Academic journal article Anglican Theological Review

The AGAPE Economy: The Church's Call to Action

Academic journal article Anglican Theological Review

The AGAPE Economy: The Church's Call to Action

Article excerpt


At a family reunion a grandfather tells a story: A grandchild questions his grandfather about many things, people, and places. To every question comes the answer, "I am so sorry, I don't know the answer." After about an hour, the grandson said, "Grandpa, I hope you don't mind that I keep asking you questions." "Of course I don't mind," said the grandfather. "How are you going to learn unless you ask questions?" May I quote Dom Helder Camara and Archbishop Tutu: "When I give food to the poor, they call me a saint. When I ask [the question] why the poor have no food, they call me a communist." The point is not only having an answer, but making sure we ask the question.

In the Gospel of John the history of salvation gets revealed in questions. First, Jesus is described as the "Word"-the very power and meaning of God. Jesus fulfills God's salvation and is an answer to human needs; Jesus stands as the answer to all questions that human beings have and experience. For God so loved the world that God answered the world by giving Jesus to the world (John 3:16).

John 1:35-38 frames the entire experience of the Christian journey: "What are you looking for?" Jesus asks the two disciples who are following him on the road. The Word questions us, we respond, and the Word of God invites us to keep on seeking, keep on questioning, but also to respond with concrete actions.

When the church embraces difficult questions the potential exists for meaningful growth. Today, in the midst of tremendous inequalities caused by bad distribution of wealth, the church is seeking answers about Gods economy as an opportunity to respond in concrete actions.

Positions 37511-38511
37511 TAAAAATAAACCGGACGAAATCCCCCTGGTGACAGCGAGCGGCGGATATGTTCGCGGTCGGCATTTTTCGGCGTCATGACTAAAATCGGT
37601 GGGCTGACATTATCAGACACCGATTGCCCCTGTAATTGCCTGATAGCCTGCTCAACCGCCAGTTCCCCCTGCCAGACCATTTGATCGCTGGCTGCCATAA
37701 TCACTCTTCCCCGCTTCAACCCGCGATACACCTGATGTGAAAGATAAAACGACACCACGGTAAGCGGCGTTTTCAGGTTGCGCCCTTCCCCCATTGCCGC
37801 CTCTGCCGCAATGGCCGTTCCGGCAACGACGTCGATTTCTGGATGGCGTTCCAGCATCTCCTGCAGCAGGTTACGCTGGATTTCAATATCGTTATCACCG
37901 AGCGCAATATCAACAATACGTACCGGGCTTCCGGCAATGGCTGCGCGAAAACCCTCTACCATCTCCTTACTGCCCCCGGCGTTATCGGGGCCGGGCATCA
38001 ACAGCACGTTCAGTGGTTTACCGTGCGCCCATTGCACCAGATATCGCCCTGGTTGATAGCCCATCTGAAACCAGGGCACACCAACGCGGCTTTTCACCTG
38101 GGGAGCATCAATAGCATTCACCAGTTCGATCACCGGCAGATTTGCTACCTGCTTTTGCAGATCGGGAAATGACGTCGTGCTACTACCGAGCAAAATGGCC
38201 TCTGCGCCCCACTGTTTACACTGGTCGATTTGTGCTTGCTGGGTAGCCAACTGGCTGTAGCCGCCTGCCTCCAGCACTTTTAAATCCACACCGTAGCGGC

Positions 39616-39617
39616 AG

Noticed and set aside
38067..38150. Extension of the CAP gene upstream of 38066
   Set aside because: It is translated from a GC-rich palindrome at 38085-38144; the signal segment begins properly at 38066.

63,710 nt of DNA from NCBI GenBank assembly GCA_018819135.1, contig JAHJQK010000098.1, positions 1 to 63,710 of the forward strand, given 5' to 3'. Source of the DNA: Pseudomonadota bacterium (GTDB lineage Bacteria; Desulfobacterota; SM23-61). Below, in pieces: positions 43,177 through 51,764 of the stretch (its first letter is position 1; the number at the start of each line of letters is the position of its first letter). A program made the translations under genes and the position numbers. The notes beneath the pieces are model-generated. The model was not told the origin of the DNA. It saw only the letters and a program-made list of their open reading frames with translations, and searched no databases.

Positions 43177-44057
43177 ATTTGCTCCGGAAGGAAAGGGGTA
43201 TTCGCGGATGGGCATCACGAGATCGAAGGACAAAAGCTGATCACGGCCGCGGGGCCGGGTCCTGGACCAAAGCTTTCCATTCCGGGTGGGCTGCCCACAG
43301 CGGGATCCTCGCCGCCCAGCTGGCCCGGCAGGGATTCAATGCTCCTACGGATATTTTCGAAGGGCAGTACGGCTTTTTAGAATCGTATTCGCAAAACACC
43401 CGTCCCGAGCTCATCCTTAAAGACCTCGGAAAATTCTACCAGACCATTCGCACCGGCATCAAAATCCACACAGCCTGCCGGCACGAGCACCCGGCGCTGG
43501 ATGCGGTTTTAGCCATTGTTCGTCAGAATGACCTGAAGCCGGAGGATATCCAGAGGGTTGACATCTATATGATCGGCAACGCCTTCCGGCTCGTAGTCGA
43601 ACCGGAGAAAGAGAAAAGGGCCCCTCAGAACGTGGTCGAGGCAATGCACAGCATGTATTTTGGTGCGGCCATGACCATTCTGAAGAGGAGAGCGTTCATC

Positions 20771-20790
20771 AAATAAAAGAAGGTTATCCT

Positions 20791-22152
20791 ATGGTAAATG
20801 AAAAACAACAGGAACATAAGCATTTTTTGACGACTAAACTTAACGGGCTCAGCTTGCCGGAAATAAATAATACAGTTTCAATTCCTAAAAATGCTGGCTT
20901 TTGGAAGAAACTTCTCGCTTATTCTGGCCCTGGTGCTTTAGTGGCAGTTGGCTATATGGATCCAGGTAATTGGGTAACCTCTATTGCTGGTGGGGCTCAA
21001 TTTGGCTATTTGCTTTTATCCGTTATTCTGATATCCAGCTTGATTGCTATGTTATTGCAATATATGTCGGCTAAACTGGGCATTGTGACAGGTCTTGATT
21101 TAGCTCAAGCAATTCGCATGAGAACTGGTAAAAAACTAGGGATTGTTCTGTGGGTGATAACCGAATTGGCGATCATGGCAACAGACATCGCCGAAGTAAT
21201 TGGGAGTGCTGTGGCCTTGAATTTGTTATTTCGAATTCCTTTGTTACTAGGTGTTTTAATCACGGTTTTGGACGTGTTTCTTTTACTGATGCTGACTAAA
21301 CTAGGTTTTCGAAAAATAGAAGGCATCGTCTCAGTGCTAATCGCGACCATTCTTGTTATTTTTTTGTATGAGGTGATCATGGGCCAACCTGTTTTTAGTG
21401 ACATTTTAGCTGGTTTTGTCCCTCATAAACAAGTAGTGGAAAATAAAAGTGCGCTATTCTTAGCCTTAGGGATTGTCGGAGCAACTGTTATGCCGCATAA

We live a crisis in a civilization where words like social inequalities, exclusion, misery, external debt, speculation, and financial instability are used not only by economists or sociologists, but also by politicians who are interested in responding to the needs of the people. These are the terms that are also used in some of our churches these days, as we seek to describe the context in which we are called to do mission.

The neoliberal economic system has produced in the so-called third world countries a growing number of impoverished, marginalized, and persecuted people. Christians are recognizing the need to give some sort of response to these victims, to become more active in denouncing the issues that are threatening lives, and also to seek creative and alternative answers. After decades of applying the recipes from the neoliberal economic system, countries in Latin America are now suffering: the middle class is disappearing, external debt is draining their economies, insecurity saps their energy, the capacity to feed the people is in danger, and the growth of poverty is also rising.

The social and economic promises that were announced as part of the introduction of the neoliberal economic system were not true: not because they did not deliver development as promised, but because the system was installed without restraints or regulations. When the global market is left to its own devices and desires, it has serious negative consequences, most notably the exclusion and exploitation of the majority of the worlds population. Many people in the global South believe they are harmed by global economic policies. Global trade and investment can serve development goals. The problem remains of unfair rules designed by affluent governments to advance their own commercial interests, remains often at the expense of farmers, business owners, laborers, and people struggling to overcome poverty in developing countries.

As we face this reality of a crisis in a civilization, our faith compels us to seek justice, to witness to the presence of God, and to be part of the lives and struggles of the people made weak and vulnerable by structures and cultures-women, children, people living in poverty in both urban and rural areas, indigenous people, people of African descent, racially oppressed communities, people with disabilities, forced migrant workers, refugees, and religious ethnic minorities. …

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